Learn How to Bleed Brakes

Mechanic Adjusting Brake Pad

The team here at Rocky's Auto Credit can tell you that brake services are incredibly important, and brake bleeding is one of those services. The brake fluid’s moisture resistance wears down over time, leading to a brake pedal that feels soft or spongy. Bleeding the brakes fixes that by removing trapped air, and it’s something you can easily take care of yourself. With that in mind, go ahead and read on to learn how to bleed brakes.

How to Bleed Brakes by Yourself

First up, Phoenix drivers should gather new brake fluid, fluid holder and tubing, and a box-end wrench. You’ll also need an assistant. Once that’s done, simply follow these steps:

  1. Check your owner’s manual to ensure you have the correct replacement brake fluid.
  2. Park on solid and level ground, then jack up the vehicle and remove all wheels.
  3. Locate the four caliper bleeding screws, then loosen them. Make sure the other screws are tight to prevent air bubbles.
  4. After loosening, retighten the caliper bleeding screws. This is a slow process, so you’ll need to bleed one brake at a time.
  5. Open the hood and check the master cylinder reservoir’s brake fluid level. Leave the cap unscrewed, but keep it resting on top of the reservoir. Start by bleeding the brake furthest from the master cylinder.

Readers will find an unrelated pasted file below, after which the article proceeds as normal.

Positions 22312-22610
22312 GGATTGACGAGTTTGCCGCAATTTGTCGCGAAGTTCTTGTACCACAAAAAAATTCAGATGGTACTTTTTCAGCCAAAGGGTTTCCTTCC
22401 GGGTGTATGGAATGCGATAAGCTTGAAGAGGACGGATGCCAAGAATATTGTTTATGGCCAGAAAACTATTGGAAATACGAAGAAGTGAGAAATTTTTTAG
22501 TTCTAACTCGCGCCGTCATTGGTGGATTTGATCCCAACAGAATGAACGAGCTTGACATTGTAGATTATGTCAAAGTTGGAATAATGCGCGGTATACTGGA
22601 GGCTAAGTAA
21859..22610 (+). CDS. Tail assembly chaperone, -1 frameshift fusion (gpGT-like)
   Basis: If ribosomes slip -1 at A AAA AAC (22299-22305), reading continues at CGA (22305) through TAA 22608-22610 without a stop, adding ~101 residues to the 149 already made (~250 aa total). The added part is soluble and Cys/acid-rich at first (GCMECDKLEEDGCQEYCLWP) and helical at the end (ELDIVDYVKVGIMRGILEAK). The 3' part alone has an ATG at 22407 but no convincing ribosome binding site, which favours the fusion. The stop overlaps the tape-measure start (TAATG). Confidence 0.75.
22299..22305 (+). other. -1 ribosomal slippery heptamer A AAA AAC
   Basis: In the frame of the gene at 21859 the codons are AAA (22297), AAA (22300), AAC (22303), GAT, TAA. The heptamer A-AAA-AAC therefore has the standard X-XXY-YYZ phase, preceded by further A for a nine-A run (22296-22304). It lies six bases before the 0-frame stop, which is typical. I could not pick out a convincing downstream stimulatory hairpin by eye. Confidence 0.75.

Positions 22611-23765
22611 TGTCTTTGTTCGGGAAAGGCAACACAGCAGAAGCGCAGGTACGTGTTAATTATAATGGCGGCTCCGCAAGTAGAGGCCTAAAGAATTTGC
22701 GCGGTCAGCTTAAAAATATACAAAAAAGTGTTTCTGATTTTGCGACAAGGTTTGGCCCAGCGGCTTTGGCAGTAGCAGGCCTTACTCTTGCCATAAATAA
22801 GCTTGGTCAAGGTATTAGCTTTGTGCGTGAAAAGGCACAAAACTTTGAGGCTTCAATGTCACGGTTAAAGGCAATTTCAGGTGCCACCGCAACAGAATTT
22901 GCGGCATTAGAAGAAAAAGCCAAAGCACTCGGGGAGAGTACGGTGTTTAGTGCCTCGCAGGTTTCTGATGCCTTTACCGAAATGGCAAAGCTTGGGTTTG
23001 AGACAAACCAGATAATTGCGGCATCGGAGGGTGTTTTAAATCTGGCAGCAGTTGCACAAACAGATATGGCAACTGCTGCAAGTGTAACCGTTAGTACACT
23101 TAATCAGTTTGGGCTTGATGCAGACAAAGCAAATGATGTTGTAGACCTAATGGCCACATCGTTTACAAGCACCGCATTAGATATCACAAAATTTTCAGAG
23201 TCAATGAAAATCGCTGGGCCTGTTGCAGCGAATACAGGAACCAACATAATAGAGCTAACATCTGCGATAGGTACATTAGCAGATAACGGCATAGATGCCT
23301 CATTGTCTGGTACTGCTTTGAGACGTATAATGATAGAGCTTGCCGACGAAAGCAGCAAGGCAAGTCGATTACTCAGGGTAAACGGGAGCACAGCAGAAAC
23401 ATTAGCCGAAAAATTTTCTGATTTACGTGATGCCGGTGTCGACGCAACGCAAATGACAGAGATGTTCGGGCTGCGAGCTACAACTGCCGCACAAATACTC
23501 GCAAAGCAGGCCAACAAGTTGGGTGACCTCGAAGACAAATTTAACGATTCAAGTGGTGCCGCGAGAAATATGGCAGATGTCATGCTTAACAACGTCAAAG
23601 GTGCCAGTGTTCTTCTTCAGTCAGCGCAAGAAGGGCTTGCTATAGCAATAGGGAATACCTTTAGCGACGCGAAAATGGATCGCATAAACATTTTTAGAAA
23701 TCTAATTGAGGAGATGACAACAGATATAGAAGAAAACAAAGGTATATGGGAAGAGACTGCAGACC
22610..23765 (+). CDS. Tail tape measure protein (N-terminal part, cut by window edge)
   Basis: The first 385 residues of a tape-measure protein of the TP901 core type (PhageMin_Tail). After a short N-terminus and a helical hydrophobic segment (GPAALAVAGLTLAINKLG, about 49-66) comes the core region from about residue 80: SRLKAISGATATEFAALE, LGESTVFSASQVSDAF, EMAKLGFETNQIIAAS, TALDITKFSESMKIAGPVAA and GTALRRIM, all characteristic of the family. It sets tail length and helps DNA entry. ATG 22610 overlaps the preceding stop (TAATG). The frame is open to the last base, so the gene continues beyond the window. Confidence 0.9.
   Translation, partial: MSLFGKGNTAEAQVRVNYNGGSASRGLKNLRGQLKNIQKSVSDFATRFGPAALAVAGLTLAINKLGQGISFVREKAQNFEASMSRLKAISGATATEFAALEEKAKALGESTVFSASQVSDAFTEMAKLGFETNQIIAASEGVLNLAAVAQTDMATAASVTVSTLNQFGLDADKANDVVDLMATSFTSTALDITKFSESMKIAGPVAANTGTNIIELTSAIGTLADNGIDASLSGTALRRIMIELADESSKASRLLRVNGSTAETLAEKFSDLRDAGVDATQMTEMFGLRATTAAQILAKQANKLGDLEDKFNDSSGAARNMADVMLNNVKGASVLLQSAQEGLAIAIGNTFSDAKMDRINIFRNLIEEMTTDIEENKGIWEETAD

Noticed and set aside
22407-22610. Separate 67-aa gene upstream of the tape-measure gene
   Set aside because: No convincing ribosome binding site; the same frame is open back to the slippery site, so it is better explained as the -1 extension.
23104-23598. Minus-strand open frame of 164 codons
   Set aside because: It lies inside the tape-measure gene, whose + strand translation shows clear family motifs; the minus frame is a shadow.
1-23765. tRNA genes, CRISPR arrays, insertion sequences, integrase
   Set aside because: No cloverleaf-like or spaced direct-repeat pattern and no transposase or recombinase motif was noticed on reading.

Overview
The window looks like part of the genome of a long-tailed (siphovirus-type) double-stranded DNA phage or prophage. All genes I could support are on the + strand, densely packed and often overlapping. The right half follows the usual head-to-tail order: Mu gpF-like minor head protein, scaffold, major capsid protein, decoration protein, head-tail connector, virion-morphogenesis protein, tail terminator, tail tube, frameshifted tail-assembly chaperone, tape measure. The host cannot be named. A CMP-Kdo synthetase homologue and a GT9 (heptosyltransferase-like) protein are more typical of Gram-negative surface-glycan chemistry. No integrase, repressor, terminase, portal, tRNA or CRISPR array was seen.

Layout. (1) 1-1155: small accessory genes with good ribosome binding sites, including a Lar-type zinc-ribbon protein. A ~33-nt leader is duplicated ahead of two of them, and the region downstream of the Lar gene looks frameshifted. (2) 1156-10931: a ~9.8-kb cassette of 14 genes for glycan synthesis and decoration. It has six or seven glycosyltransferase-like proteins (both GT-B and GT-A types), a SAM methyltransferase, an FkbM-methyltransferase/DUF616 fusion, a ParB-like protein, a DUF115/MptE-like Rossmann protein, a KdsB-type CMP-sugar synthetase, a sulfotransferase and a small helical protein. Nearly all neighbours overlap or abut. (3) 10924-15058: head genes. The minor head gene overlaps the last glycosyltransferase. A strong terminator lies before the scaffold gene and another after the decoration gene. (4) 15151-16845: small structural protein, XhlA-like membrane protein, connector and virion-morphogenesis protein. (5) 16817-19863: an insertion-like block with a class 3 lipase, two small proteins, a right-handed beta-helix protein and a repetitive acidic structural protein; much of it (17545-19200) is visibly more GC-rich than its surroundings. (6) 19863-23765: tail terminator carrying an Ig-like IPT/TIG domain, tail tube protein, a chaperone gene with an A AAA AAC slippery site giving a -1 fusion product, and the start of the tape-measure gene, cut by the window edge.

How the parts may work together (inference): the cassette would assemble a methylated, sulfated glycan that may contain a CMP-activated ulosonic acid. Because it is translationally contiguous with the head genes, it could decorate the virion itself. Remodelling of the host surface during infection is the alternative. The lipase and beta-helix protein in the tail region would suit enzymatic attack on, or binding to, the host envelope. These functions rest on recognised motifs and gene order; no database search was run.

6. Secure the end of some clear tubing over the first bleeder screw, then put the other end into a collection receptacle. The tubing should be long enough to place that receptacle above the bleeder screw’s height.
  7. Ask your assistant to lightly pump the brake pedal until they feel resistance pushing back. Tell them to maintain pressure, then you can slightly open the bleeder screw. Fluid should come through the tube, and the brake pedal should drop closer to the floor – your assistant should maintain pressure throughout.
  8. Have your assistant let you know right before the pedal reaches the floor, then immediately close the bleeder screw.
  9. Repeat steps 7 and 8 around five times with the same bleeder screw until the fluid stream has no more bubbles.
  10. Repeat steps 7, 8, and 9 on the other three bleeder screws, starting with the one furthest from the master cylinder and moving to the closest one last.
  11. Ask your assistant to apply and then quickly release the pedal. If fluid in the master cylinder reservoir only moves slightly and doesn’t bubble, you’re done.
  12. Tighten each bleeder screw, then put the wheels back on your car.

Learn More Maintenance Tips with Rocky's Auto Credit

Thank you for reading our brake bleeding DIY. Whether you’re a Tempe driver looking for information onbuy here, pay here dealerships or you simply want tocheck out our inventory, our team can help. Feel free tocontact us today. For everything from learning how to bleed brake lines to explaining premium vs. regular gas, we’re here for you!

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